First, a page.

BOSC 2016 Panel: Growing and Sustaining Open Source Communities

Every year, BOSC includes a panel discussion that offers attendees the chance to engage in conversation with the panelists and each other. BOSC is all about community, so this year’s panel topic–Growing and Sustaining Open Source Communities–is right at the heart of what we do. Since the first BOSC in 2000, we have focused on bringing together open source bioinformatics developers and users to form and expand collaborations and grow the communities that use and improve their tools and resources.

Community projects have resulted in some of the most popular bioinformatics resources. However, there are many challenges that may be encountered as a community effort develops and evolves. For example:

  • How can an open source community integrate a diverse set of participants, including people with different levels of experience, different interests, and different demographic characteristics?
  • How can non-developers (for example, people who primarily write documentation, or who are users of the software) contribute to these projects?
  • What funding approaches have successfully sustained open source communities after any core funding has run out?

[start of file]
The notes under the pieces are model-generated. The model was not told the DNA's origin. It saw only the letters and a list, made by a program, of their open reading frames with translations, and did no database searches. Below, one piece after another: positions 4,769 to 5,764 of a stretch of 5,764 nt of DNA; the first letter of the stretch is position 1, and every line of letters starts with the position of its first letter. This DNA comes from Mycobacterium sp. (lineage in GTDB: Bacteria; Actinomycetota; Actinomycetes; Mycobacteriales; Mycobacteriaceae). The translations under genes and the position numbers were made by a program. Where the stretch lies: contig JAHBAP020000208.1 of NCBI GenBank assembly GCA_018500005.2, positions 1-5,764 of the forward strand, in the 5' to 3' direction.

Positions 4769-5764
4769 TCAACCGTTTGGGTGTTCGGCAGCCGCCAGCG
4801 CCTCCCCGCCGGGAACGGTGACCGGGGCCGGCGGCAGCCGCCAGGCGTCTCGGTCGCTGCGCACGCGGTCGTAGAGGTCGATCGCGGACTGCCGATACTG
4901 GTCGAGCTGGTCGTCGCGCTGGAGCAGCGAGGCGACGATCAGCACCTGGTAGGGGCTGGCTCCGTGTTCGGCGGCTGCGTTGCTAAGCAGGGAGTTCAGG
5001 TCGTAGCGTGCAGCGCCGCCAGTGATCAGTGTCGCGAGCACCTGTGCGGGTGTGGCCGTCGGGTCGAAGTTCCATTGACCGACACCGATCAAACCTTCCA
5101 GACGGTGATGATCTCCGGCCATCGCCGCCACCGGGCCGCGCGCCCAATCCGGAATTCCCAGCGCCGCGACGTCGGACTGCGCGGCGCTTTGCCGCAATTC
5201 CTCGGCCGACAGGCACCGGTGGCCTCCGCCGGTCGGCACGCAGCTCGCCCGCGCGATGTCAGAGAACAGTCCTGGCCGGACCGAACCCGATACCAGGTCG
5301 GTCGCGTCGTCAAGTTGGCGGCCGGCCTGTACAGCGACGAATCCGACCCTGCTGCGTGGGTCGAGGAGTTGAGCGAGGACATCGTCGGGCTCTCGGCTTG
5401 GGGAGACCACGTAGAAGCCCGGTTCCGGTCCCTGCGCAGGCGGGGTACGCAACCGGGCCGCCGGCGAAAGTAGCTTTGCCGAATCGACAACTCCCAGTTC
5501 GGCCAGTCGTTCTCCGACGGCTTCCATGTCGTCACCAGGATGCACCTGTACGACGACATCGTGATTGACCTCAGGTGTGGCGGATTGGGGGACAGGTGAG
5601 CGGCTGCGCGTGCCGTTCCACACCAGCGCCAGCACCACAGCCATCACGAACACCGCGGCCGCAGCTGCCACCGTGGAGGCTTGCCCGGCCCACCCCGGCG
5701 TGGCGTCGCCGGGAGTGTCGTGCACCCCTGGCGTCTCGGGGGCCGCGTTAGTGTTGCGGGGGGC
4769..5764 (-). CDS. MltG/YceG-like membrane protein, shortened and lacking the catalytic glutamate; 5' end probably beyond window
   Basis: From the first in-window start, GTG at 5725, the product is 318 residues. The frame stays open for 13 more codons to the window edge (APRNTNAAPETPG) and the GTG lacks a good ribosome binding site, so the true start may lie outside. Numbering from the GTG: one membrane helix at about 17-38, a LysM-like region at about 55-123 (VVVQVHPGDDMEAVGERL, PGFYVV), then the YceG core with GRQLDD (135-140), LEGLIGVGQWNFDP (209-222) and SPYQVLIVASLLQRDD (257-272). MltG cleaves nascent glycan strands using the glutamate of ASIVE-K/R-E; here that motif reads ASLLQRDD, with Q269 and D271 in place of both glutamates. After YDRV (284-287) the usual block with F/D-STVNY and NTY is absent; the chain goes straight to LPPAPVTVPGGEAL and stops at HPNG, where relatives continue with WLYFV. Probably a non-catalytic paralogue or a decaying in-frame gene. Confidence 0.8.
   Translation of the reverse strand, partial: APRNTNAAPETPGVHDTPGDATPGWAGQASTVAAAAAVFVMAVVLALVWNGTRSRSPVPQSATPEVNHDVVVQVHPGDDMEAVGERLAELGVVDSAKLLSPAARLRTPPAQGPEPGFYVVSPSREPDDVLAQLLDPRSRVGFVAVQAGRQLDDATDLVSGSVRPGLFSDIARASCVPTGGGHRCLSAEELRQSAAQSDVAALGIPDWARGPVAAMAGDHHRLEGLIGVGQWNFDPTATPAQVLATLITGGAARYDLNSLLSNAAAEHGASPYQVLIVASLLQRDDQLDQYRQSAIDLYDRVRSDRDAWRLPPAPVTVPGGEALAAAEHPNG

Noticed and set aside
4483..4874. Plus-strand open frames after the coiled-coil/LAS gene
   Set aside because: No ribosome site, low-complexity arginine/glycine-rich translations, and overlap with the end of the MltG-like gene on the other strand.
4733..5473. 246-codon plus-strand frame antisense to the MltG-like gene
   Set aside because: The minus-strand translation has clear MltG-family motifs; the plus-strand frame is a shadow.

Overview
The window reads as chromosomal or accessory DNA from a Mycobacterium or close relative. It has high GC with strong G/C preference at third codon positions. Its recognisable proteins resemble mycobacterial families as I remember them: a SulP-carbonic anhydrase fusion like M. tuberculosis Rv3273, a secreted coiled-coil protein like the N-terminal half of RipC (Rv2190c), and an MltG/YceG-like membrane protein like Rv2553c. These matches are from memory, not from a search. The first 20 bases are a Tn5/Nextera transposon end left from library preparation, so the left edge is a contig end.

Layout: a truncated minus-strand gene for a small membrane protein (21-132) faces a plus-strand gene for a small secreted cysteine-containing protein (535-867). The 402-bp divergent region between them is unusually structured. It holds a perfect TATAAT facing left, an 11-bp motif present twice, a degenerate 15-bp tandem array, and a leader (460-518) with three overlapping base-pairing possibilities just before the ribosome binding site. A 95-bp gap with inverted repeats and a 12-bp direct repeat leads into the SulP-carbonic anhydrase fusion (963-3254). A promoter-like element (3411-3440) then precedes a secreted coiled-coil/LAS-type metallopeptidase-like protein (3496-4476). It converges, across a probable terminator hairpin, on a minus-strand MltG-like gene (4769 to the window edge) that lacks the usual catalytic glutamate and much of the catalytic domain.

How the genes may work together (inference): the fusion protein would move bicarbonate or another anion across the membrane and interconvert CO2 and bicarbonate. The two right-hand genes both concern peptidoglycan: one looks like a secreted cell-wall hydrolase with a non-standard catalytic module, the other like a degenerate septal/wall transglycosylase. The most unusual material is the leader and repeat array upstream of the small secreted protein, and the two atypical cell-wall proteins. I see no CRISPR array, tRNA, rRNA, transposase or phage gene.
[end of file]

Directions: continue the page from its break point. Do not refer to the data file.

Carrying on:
• What technologies have helped open source communities coordinate efficient communication and planning across multiple locations?
  • What organizational models have some of these communities followed?

This panel brings together six people (five panelists plus a moderator) who have worked to sustain open source communities. They will join audience members in an open dialog about challenges encountered during the life cycle of these communities and approaches to addressing them.

Panel chair Mónica Muñoz-Torres is the biocuration lead for Berkeley Bioinformatics Open-Source Projects (BBOP) at Lawrence Berkeley National Laboratory.

Abigail Cabunoc Mayes is the Lead Developer of the Mozilla Science Lab.

Bastian Greshake co-founded openSNP, a crowdsourced/citizen science open data project.

Jamie Whitacre is the technical project manager for Project Jupyter, which grew out of the widely used IPython Notebook.

John Chilton of Penn State is a software developer on the Galaxy project, and one of the co-founders of the Common Workflow Language.

Natasha Wood of the University of Cape Town is the co-founder of the Cape Unseminars in Bioinformatics.

Please see for more information about the panelists.

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